The older I get, the more I like watching films from the 1950s, the decade in which I was born, especially the mid-1950s. I like revisiting my favorites from that period and continually discovering new films from that time, be they westerns, dramas, crime movies, historical epics, musicals, sci-fi, horror, etc. It was a unique period for filmmaking, as Hollywood was undergoing a transition from the studio era, its ironclad contracts and ownership of theaters to one of independent production, independent theater chains, a loosening of the Production Code, more location shooting and greater acceptance by the public of foreign films. The old guard was still turning out exemplary work, as seen in the films of John Ford, Howard Hawks, Alfred Hitchcock, Fritz Lang, William Wyler and King Vidor, all of whom had gotten their start during the silent era, while younger directors with bolder visions and new stylistic approaches had emerged during and after the war, including Orson Welles, Billy Wilder, John Huston, Elia Kazan, Anthony Mann, Vincente Minnelli, Nicholas Ray, Don Siegel, Samuel Fuller, Robert Aldrich, Douglas Sirk and Otto Preminger. In addition, a host of new talent was emerging from television, Broadway and documentaries and quickly finding their way to Hollywood, including Stanley Kubrick, Arthur Penn, Martin Ritt, Delbert Mann, Sidney Lumet, John Frankenheimer, and Robert Altman. These overlapping waves of directors offered an unprecedented talent pool the likes of which Hollywood has never seen since. It’s no coincidence that a group of French film critics developed the auteur theory around this time.
Last year, Nicolas Refn’s crime thriller DRIVE, starring Ryan Gosling as a taciturn getaway driver, got lots of praise and was touted by internet fans as a surefire Oscar nominee in several major categories. (It only got one nomination—Sound Editing.) While I enjoyed most of it, its virtues arose from the fact that it was simply a well-executed mid-range genre film, coming out at a time when this kind of film has become quite rare. I thought back to an era when films like this were routinely released, with no fanfare and no critical hype, and tended to be much better than DRIVE. I’m thinking of L.A.-filmed crime dramas and examples of film noir from roughly 1947-1955, e.g. BORN TO KILL, ACT OF VIOLENCE, BODYGUARD, CRISS CROSS, HE WALKED BY NIGHT, HOLLOW TRIUMPH, RAW DEAL, BETWEEN MIDNIGHT AND DAWN, etc.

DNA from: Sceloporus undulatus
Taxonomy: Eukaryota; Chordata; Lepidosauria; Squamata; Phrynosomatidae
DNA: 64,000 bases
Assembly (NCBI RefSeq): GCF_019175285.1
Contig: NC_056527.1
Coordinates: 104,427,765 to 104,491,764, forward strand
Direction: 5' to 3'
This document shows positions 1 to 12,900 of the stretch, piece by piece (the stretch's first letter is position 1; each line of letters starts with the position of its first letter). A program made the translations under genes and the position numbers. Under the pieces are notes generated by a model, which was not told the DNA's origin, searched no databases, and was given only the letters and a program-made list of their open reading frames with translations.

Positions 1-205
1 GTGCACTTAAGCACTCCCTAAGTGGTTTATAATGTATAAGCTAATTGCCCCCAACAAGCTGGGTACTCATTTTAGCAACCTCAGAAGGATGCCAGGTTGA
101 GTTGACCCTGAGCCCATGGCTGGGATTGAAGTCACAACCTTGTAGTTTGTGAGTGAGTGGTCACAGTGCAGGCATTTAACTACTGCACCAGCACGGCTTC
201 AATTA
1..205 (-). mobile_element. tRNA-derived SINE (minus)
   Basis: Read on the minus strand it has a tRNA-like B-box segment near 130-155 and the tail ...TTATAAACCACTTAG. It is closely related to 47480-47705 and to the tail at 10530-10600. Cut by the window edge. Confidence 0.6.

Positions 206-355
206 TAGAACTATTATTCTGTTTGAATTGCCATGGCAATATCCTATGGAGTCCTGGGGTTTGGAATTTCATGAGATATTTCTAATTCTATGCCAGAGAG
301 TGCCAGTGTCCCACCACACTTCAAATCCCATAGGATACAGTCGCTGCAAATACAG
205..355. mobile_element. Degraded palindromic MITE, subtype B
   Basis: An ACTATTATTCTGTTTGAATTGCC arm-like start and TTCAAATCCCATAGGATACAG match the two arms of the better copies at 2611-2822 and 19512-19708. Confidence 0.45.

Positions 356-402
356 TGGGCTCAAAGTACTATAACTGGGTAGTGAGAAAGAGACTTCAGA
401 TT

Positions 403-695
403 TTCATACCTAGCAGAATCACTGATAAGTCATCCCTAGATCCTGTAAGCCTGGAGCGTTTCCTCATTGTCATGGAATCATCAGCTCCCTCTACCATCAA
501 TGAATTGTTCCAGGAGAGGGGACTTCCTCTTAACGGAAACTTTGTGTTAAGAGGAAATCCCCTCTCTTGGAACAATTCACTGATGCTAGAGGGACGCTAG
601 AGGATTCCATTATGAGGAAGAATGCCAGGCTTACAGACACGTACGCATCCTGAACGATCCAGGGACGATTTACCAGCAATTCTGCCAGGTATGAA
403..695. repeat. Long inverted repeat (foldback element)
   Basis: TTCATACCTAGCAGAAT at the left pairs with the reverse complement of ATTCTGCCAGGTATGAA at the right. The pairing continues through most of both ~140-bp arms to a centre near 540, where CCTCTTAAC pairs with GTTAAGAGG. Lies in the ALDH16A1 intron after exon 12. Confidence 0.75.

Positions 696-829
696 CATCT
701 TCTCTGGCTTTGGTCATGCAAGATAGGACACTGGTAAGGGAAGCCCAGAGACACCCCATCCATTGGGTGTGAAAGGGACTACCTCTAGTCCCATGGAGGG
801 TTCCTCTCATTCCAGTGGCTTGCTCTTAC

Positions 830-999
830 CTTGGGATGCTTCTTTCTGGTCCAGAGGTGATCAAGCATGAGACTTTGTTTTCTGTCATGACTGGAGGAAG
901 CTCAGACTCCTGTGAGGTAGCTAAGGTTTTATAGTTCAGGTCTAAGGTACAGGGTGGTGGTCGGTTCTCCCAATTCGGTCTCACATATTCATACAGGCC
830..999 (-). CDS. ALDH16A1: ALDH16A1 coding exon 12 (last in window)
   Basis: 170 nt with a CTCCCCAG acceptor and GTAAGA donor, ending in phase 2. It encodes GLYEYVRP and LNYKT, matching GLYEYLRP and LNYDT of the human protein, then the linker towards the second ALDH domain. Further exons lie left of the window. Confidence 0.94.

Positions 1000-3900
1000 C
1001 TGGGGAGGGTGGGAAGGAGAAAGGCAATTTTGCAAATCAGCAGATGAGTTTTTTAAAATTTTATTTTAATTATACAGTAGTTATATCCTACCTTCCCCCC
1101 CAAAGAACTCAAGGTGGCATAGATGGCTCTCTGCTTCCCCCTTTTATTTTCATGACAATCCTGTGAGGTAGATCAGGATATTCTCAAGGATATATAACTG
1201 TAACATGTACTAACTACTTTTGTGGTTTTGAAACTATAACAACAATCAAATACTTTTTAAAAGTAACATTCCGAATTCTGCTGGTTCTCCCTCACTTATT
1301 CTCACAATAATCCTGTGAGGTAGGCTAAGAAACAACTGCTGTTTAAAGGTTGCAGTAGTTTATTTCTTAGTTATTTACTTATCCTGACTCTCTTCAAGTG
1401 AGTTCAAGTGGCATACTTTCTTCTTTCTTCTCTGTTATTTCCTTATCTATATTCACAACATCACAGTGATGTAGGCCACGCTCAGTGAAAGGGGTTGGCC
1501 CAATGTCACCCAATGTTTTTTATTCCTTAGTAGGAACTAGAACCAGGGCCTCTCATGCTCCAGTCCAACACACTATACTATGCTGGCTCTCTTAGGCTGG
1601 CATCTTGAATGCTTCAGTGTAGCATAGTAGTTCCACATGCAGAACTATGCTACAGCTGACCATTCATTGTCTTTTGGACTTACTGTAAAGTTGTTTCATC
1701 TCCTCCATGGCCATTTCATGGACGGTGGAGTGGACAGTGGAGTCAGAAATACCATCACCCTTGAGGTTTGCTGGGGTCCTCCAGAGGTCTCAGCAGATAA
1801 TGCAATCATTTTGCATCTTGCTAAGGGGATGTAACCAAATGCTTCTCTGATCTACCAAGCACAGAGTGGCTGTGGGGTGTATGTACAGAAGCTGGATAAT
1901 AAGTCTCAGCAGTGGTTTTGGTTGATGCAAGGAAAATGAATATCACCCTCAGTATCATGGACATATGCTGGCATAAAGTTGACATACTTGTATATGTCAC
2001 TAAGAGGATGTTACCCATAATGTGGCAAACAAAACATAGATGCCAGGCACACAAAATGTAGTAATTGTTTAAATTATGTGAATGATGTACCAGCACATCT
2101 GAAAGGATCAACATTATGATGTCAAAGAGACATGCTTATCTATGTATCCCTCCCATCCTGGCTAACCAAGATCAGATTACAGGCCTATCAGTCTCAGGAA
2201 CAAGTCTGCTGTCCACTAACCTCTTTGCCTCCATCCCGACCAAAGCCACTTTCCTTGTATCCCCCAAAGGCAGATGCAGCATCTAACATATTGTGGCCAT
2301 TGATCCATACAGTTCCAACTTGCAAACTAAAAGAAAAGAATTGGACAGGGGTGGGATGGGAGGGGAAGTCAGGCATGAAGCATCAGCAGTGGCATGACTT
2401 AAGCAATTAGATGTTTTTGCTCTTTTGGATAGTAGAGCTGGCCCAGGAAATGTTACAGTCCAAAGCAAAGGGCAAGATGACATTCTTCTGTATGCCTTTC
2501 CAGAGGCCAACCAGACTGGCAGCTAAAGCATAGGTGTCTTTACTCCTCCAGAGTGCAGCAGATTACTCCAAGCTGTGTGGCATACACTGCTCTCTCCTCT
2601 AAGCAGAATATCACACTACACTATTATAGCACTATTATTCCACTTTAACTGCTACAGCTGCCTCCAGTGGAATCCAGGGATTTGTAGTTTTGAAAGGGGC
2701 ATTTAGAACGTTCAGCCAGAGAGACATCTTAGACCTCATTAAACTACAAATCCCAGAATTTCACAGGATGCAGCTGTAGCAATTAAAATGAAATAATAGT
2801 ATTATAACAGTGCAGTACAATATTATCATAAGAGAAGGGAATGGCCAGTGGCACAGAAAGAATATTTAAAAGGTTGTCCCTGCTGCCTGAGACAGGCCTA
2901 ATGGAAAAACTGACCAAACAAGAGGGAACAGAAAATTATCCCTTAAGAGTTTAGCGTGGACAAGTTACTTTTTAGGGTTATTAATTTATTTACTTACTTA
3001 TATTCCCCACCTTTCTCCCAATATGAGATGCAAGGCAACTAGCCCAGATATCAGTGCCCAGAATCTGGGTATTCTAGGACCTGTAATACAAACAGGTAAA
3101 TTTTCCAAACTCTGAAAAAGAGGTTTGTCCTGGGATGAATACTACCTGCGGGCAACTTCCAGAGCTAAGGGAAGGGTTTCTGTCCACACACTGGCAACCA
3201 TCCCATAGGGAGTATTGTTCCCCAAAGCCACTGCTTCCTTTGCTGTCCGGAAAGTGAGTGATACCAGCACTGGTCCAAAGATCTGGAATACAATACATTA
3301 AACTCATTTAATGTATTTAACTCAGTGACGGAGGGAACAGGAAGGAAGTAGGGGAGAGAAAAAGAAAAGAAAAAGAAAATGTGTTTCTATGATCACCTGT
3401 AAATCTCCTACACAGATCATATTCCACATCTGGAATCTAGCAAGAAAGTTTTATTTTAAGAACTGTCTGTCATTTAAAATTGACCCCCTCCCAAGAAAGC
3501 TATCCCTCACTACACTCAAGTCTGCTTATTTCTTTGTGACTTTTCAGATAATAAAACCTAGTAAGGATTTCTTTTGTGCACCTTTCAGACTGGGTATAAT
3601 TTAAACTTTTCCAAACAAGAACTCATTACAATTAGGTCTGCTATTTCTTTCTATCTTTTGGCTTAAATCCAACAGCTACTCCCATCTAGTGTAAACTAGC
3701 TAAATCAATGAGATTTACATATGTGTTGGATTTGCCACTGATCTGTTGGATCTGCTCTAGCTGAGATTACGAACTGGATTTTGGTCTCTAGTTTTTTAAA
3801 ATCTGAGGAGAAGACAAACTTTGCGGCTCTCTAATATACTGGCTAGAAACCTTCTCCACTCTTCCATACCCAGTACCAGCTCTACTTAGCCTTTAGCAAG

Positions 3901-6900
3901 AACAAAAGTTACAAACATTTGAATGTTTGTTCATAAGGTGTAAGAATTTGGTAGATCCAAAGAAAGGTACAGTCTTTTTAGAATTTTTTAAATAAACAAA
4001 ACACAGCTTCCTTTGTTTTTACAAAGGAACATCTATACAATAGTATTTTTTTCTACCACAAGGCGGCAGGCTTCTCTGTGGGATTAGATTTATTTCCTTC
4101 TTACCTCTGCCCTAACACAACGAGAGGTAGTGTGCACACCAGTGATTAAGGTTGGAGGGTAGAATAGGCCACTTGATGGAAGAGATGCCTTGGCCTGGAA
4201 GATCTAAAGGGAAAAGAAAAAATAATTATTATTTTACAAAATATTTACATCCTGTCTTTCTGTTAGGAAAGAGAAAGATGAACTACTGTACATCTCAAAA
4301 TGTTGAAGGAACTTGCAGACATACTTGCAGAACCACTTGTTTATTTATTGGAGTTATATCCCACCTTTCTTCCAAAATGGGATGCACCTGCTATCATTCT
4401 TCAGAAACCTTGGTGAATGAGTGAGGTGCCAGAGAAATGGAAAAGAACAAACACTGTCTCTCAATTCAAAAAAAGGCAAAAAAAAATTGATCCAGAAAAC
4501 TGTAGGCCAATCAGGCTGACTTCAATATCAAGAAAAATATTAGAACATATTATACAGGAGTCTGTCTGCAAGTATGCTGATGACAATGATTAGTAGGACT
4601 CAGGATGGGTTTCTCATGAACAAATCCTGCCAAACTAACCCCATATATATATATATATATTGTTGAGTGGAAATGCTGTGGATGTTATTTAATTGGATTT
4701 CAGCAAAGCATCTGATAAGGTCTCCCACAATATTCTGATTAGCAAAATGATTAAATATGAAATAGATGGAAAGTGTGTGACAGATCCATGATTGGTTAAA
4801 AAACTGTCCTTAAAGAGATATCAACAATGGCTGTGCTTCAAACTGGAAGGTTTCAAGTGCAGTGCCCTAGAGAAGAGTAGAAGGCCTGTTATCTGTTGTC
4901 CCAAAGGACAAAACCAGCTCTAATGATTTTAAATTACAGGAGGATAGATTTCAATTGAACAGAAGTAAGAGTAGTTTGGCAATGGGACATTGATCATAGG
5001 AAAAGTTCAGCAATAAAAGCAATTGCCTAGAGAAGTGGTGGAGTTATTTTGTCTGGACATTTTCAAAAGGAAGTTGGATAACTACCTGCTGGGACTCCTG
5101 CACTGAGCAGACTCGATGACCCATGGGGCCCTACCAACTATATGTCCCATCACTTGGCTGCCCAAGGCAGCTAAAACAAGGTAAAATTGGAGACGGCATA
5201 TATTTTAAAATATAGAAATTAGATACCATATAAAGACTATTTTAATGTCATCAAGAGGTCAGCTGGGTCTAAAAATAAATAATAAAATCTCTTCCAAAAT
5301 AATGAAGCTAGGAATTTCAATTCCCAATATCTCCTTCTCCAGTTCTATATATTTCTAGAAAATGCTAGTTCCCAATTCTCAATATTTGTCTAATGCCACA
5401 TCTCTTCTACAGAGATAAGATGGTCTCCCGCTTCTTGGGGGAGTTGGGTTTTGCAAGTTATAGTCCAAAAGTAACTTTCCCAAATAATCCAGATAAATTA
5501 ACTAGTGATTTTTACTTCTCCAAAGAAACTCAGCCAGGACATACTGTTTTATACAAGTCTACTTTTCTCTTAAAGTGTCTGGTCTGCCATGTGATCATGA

Another such film is CRIME WAVE (1954), found on a double feature DVD (paired with DECOY, 1946) from Warner Bros., which I watched for the first time yesterday. It’s short (74 minutes), snappy, and shot almost entirely on location in Los Angeles and its environs. What struck me almost immediately is the naturalistic style of the cinematography, with existing light used where possible, dialogue recorded sync-sound on the spot for most of the scenes, and a complete avoidance of Hollywood gloss. It’s almost like a documentary in parts.